SKILLS

All soft skills and skills that we help you train, have a direct relationship with learning from successes and failures, and with error analysis and cognitive bias.

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Soft skills are key competences that are no less useful for personal and relational and school and professional life than hard skills. One set does not exclude the other one, but rather one amplifies the value of the other.

If a person is competent, productive, adequately instructed, and is also motivated, is an effective communicator, a good listener, an excellent problem solver, then his or her value will certainly be greater than just the sum of his/her knowledge and know-how.

If by hard skill we mean technical-specialist skills, soft skills are a set of cross skills.
If hard skills are specific to each sector, soft skills are useful for each profession.
If hard skills are learned through study and on-the-job training, soft skills depend on experiential background and individual attitudes.
If hard skills are impersonal and therefore easy to evaluate, soft skills are personal and therefore difficult to measure.
If hard skills say what and how much we know, soft skills show who we are.

In a rapidly changing world and in one where machines will become more and more efficient and will be able to easily perform exceptionally complex activities on behalf of humans, the key to success will lie in the ability to develop soft skills that only humans possess or can learn.

Imperfection and the ability to transform setbacks and unexpected events into new and more creative opportunities will make us unique and irreplaceable. It will be our ability to experiment and imagine that will not be engulfed by technology. It will be our ability to value the uniqueness of a person, the ability to learn from mistakes and failures that will allow organisations to thrive, despite constant change.

Two of the most important soft skills, for us, are: making mistakes and, also, learning from mistakes. However, both skills are culturally opposed. Error is associated with incompetence and lack of skill. Consequently, learning is understood as the acquisition of knowledge gained only and solely from positive experiences.
The outcome of this way of understanding mistakes and learning is that most of the time innovation is purely “cosmetic” and a facade. Because innovation occurs only by experimentation and through trial and error.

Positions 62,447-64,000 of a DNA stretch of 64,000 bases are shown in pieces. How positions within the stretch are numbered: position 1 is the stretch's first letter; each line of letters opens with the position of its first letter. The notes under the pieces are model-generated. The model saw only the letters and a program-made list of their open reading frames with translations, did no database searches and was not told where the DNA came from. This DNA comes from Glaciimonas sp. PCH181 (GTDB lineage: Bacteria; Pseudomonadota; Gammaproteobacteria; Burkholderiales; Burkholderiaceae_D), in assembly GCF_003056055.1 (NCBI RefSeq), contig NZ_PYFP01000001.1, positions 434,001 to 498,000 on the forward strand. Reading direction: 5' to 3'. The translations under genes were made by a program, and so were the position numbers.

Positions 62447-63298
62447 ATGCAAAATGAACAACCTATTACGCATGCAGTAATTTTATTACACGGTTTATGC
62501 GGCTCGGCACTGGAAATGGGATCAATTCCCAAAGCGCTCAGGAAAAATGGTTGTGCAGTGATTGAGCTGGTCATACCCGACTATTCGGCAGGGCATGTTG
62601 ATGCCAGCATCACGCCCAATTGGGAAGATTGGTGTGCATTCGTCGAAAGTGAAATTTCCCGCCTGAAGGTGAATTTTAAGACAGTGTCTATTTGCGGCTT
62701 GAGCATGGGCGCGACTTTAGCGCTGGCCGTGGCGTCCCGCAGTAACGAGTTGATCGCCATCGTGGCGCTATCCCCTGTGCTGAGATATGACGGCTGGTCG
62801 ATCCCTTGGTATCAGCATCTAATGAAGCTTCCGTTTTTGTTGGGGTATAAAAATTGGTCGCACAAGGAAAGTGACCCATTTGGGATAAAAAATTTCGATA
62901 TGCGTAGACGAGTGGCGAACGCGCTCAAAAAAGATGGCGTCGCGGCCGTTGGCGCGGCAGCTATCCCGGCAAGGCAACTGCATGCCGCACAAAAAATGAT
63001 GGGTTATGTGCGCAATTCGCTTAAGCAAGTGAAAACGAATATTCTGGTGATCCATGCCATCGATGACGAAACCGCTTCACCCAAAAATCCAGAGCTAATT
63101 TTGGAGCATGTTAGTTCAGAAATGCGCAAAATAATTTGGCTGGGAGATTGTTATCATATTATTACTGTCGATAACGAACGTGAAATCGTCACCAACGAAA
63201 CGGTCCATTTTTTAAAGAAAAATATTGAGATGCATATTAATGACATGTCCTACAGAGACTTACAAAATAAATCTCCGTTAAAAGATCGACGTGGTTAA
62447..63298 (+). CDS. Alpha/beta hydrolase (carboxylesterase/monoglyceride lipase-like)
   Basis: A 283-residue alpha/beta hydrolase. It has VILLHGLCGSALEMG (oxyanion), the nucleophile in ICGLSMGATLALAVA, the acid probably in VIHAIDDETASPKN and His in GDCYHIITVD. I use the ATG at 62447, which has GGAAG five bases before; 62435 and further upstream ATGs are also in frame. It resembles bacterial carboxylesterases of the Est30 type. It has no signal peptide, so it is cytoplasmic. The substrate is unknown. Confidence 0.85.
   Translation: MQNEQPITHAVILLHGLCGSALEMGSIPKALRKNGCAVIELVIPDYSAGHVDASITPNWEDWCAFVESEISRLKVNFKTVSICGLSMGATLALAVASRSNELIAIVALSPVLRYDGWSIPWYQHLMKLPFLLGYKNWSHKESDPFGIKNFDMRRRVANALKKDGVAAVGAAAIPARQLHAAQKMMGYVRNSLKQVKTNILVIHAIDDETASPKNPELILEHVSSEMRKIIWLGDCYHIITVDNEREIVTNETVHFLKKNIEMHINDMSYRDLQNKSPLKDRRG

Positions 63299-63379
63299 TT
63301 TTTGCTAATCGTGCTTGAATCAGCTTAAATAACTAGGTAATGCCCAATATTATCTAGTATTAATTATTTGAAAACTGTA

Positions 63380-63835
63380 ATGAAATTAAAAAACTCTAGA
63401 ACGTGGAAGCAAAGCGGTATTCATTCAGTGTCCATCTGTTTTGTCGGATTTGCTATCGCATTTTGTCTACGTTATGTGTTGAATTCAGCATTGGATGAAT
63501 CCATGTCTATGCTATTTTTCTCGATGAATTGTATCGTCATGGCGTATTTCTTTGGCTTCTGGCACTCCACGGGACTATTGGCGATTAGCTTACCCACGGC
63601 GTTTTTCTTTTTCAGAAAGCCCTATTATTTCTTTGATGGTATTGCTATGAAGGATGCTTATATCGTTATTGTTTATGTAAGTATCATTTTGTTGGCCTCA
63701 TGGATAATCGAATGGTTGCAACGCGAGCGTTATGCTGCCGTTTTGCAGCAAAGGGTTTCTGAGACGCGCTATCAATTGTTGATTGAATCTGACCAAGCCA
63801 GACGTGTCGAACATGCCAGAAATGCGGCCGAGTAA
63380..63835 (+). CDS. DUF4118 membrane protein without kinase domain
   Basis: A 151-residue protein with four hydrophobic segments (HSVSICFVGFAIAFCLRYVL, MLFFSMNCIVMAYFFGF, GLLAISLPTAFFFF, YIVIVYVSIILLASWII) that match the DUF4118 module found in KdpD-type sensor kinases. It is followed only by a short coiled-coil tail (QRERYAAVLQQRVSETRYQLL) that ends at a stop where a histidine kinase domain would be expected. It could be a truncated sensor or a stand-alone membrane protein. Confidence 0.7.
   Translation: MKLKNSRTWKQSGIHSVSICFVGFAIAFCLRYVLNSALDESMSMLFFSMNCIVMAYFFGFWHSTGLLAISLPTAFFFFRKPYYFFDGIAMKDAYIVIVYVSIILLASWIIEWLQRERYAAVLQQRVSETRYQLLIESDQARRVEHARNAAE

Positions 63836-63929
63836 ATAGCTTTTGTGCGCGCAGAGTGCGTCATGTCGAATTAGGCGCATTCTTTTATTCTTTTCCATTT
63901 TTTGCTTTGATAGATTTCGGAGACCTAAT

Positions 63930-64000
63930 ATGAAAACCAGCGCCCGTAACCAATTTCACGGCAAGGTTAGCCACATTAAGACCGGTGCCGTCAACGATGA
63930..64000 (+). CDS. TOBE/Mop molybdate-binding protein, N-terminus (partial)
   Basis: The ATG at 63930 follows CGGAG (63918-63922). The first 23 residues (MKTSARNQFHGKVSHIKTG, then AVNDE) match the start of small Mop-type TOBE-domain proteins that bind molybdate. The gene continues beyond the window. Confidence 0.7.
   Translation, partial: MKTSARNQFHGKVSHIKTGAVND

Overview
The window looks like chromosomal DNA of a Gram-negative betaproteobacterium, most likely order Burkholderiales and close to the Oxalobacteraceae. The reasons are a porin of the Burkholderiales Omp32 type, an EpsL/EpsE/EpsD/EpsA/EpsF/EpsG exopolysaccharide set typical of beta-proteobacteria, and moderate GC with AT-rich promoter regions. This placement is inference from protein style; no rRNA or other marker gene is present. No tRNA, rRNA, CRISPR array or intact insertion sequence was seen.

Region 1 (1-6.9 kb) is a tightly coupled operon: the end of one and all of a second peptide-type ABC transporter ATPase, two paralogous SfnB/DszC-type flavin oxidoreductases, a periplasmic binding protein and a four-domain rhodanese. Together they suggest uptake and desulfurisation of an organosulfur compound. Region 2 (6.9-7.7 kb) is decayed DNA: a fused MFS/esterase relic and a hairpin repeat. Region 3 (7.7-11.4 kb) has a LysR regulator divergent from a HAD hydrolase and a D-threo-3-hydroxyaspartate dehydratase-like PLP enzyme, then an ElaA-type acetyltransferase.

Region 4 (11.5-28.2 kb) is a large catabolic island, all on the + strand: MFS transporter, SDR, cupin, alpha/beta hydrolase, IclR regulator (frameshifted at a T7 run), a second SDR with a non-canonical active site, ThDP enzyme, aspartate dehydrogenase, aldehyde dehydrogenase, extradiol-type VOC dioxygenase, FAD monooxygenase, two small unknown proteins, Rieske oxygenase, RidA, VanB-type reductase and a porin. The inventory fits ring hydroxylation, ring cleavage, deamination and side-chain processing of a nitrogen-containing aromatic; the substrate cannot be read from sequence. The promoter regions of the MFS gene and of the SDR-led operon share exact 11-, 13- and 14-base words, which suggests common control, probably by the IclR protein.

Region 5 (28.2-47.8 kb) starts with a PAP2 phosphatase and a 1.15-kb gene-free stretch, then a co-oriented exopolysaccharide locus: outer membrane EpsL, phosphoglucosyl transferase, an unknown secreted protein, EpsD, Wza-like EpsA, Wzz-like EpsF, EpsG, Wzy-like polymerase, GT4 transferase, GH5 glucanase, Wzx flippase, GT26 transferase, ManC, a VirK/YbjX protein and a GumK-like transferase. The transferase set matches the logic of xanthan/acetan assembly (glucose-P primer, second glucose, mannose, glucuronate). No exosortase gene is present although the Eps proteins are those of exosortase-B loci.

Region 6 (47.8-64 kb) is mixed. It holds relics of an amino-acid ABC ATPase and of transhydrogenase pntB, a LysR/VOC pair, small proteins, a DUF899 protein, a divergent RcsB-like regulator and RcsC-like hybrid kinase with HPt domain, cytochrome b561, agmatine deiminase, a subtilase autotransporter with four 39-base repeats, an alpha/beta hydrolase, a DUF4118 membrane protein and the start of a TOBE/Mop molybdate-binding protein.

Lifelong learning, on the other hand, requires the development of skills, or just primarily soft skills, including problem solving, critical thinking, creativity and constructive emotion management.
These so-called “soft” skills allow us to navigate the most disparate difficulties in a rational and constructive way and to adapt to the various situational shifts.

At Scuola di Fallimento, we will help you train skills that have a direct relationship with learning from success and failure, and with error analysis and cognitive bias.

We have divided them into 6 different areas that should not be considered rigid sub-divisions, but a working method for us to offer a clear view of the skills that can be trained and the direct and indirect relationship existing between each of them.

  • Personal Skills – Imply self-knowledge and understanding the process in which our thoughts take shape; it means looking at ourselves and reflecting on what we are and what we would like to be.
  • Learning Skills – Learning skills require a desire to learn, develop senses and the ability to manage information flow.
  • Interpersonal/Relational & Communication Skills – Working in a group implies having to relate to others, even with people with whom we do not get on well.
  • Organisational/Leadership Skills – A good leader has personal and relational qualities that promote widespread leadership, making his co-workers active players and not just spectators.
  • Intellectual Skills – Decision-making, formulating evaluations, solving problems and pursuing a goal by choosing the appropriate resources, self-correction and self-criticism require us to possess not one but several kinds of intelligence.
  • Thinking Skills – We reason, we reflect, we imagine, we fantasise, we remember, we pay attention, and we communicate, and we build hypotheses about the world and how to think about it thanks to different types of thinking processes.

Soft skills are not innate gifts, but attributes that may be acquired, improved and trained in a conscious way.
It is certainly more difficult to measure metacognition or creativity but difficult does not mean impossible.

PERSONAL
SKILLS

PERSONAL
SKILLS

ORGANISATIONAL
SKILLS

LEARNING
SKILLS

LEARNING
SKILLS

INTELLECTUAL
SKILLS

INTERPERSONAL
SKILLS

INTERPERSONAL
SKILLS

THINKING
SKILLS